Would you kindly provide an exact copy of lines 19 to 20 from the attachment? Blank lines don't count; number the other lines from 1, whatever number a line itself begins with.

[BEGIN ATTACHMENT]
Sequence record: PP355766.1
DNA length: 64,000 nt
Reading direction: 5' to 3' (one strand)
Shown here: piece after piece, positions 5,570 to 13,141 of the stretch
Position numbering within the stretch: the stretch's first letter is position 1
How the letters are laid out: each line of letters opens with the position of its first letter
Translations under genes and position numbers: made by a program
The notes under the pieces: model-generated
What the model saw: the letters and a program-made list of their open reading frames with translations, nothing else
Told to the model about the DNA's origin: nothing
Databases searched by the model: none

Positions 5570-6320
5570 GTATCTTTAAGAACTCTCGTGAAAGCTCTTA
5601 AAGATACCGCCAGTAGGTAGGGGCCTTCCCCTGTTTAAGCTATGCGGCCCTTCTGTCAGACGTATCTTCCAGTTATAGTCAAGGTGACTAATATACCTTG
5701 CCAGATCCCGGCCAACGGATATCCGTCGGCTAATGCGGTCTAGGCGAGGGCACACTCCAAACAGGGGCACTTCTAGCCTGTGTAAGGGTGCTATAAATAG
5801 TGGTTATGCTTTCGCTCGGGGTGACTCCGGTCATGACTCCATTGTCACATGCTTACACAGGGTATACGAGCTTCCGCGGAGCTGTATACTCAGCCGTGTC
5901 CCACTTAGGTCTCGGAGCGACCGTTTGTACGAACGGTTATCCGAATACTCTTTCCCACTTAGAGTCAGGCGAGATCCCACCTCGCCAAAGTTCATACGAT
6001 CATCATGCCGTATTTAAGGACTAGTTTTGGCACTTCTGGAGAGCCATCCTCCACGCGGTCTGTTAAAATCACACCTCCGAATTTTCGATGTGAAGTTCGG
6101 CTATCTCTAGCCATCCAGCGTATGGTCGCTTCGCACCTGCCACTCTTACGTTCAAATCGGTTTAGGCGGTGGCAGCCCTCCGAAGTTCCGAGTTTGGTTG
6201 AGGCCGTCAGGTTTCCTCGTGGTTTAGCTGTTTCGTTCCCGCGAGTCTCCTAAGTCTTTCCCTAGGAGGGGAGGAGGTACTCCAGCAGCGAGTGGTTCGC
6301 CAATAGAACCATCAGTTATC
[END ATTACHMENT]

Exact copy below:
6101 CTATCTCTAGCCATCCAGCGTATGGTCGCTTCGCACCTGCCACTCTTACGTTCAAATCGGTTTAGGCGGTGGCAGCCCTCCGAAGTTCCGAGTTTGGTTG
6201 AGGCCGTCAGGTTTCCTCGTGGTTTAGCTGTTTCGTTCCCGCGAGTCTCCTAAGTCTTTCCCTAGGAGGGGAGGAGGTACTCCAGCAGCGAGTGGTTCGC